Speech and debate novices navigate their way through an online season

December 2, 2020 — by Selina Chen and Joann Zhang
Photo by Graphic by Joann Zhang

Technology and communication challenges make it harder to learn and grow.


This year, the old routine of stepping into Room 704 or the English office every Tuesday and Thursday night for practice is gone for speech and debaters. The new normal includes clicking a Zoom link and being sorted into breakout rooms. 

But for novices, the virtual experience is all they know of high school speech and debate, and the learning process has been slower in this format, which has added to the confusion of an activity that many already find hard to navigate. 

One challenge is learning the respective events and choosing which to compete in. 

Sophomore Sofia Schmitt said she initially wanted to do Original Prose and Poetry because she loves creative writing, but soon learned that the event is not recognized nationally. So Schmitt switched to Dramatic Interpretation, only to achieve less than satisfactory results at a novice tournament.

“I didn't expect interpretation events to be so focused on acting and less on how you draft your speech,” Schmitt said. “Speech and debate has been up-and-down because I had no idea what I was doing.”

Schmitt settled on the event Original Oratory, and confronted the challenge of writing and memorizing a 10-minute speech that is both informative and entertaining. Afterwards, Schmitt kept re-recording her speech in an attempt for perfection, resulting in one night when she recorded until 4 a.m.

Despite committing so much of her time, Schmitt knows that she will have to learn to present her speech all over again once the tournaments go back to in-person because presenting live to the judges makes everything different, including her emotions, she said.

Schmitt said the virtual speech season was especially daunting due to the level of competition she faced at tournaments and the accomplishments of some of her peers.

“I feel lost because everyone is so good and I’m just supposed to jump in,” Schmitt said. “The people I'm competing with and the people around me are doing really great things, but luckily they’re all very nice and friendly.”

Some newcomers, however, have seen success early on. At the Coast Forensics League (CFL) Novice Tournament on Nov. 8, freshman Esabella Fung was ranked first in all of her Original Advocacy rounds, a phenomenon known as “picket fencing” in the speech community.

In middle school, Fung spent a year in debate, but decided to transition to speech this year. She chose the event of Original Advocacy because she is passionate about the Paycheck Fairness Act, which addresses the gender wage gap. She then put a speech on the topic together with the help of one of the captains, junior Harshini Velchamy. Despite the online nature of practices, Fung said she has learned a lot in speech.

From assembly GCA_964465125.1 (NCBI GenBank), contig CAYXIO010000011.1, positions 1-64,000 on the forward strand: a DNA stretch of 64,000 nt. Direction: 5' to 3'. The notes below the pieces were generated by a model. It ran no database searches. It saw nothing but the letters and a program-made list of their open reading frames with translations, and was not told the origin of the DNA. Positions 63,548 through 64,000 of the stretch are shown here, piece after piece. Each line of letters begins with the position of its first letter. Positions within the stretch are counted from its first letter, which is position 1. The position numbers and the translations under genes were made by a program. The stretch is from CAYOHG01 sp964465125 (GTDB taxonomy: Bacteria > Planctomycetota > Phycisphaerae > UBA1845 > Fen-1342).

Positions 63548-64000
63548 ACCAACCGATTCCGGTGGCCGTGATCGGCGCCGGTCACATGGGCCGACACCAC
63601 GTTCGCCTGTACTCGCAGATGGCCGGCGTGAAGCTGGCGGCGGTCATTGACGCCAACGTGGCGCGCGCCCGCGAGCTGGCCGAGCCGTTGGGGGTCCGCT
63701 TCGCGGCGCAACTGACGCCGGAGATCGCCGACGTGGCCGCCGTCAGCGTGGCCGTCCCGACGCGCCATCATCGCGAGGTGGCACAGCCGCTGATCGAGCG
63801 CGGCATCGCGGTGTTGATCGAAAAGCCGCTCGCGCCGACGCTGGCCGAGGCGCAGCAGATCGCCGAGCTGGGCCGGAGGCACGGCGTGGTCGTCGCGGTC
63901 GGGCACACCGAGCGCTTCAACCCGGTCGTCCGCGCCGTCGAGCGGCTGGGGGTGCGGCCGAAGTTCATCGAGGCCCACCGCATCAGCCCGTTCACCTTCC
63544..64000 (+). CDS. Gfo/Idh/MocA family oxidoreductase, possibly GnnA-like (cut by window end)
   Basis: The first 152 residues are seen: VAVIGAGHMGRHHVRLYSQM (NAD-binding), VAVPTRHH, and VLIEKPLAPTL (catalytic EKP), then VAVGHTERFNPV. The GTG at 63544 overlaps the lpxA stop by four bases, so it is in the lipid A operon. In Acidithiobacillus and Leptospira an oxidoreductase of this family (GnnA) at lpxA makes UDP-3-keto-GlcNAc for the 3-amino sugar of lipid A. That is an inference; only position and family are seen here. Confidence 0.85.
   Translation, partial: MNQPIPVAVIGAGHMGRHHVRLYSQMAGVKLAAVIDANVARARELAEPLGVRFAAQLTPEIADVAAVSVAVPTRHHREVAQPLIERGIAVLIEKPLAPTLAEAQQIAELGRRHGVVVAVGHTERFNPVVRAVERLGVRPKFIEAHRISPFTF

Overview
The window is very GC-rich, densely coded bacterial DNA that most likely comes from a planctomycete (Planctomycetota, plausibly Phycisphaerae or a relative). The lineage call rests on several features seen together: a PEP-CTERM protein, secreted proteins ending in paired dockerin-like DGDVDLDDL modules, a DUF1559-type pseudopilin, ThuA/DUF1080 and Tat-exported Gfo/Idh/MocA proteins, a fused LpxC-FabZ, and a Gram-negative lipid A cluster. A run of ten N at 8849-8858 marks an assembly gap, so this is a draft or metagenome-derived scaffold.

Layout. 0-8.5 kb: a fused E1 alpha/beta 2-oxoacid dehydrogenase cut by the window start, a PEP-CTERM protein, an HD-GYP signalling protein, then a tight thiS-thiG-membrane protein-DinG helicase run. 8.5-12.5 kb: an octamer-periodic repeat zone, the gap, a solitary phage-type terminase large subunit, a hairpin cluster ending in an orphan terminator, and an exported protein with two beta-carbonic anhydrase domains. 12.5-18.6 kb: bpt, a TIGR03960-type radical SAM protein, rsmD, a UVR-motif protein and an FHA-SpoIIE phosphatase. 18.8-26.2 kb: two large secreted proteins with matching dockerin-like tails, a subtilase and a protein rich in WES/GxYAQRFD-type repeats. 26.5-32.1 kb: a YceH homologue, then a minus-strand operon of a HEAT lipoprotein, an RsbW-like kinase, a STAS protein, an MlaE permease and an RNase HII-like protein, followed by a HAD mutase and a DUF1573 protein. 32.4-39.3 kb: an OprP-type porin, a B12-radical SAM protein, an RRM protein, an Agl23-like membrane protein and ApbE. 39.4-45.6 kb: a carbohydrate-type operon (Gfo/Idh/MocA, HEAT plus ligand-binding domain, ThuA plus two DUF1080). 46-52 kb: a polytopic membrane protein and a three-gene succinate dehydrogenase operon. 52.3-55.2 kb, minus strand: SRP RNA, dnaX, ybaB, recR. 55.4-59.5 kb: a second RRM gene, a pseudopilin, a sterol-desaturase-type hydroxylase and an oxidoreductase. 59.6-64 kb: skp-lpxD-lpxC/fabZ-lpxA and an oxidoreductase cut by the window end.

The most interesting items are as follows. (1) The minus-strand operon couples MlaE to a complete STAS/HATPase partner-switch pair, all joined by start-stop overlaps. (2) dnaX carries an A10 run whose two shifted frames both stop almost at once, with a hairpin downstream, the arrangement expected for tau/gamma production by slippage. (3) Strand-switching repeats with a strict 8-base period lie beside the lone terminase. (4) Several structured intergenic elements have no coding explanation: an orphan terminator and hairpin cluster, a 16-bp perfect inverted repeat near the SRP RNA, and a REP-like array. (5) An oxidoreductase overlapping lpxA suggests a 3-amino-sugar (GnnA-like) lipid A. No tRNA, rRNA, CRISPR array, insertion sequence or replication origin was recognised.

“It’s been really fun so far and really enlightening,” Fung said. “I wouldn't say online practice makes our connections distant because I'm comfortable asking questions and talking to other people.”

Still, she said she hopes to experience the competitions in-person soon. Fung has heard about the closeness within the speech and debate community, such as when competitors lend each other a hand at tournaments. She also looks forward to connecting with students from other schools.

Several other freshmen also managed to place at the CFL Novice Tournament: Cameron Nguyen won second place in Humorous Interpretation, Aiden Ye won third place in International Extemporaneous Speaking and Brielle Wong broke to finals in National Extemporaneous Speaking.

On the other hand, novice debaters faced a myriad of misunderstandings in the new virtual format. Freshman Minh Do, who participates in Public Forum debate, said the necessity of real-time interaction in debates made debate much harder to do online.

“I'm a little uncomfortable with online tournaments,” he said. “I've never been to a high school speech and debate tournament in person, so it's hard to get the full experience online. It's quite intimidating.”

At the CFL 1 Debate Tournament on Oct. 18, Do said the judges also struggled with technology issues, and would read his body language and facial expressions incorrectly because all they could see was his head and shoulders.

“One judge called me ‘condescending’ because I kind of plastered on this fake smile the entire round,” Do said. “It's a lot more awkward to compete online because judges can't actually tell your true personality and expression.”

Even with all these tech issues, Do said he is impressed by the organization of the club and is satisfied with the virtual practices, led by novice Public Forum coach Stanford sophomore Kate Selig. To compensate for lack of actual interaction in an interaction-based event, Selig holds practice debates and one-on-one discussions in breakout rooms.
“Through speech and debate, I would like to make myself more competent in public speaking because it is important in higher education and the workplace,” Do said. “I’m glad it’s not any less of a program online than in person.”


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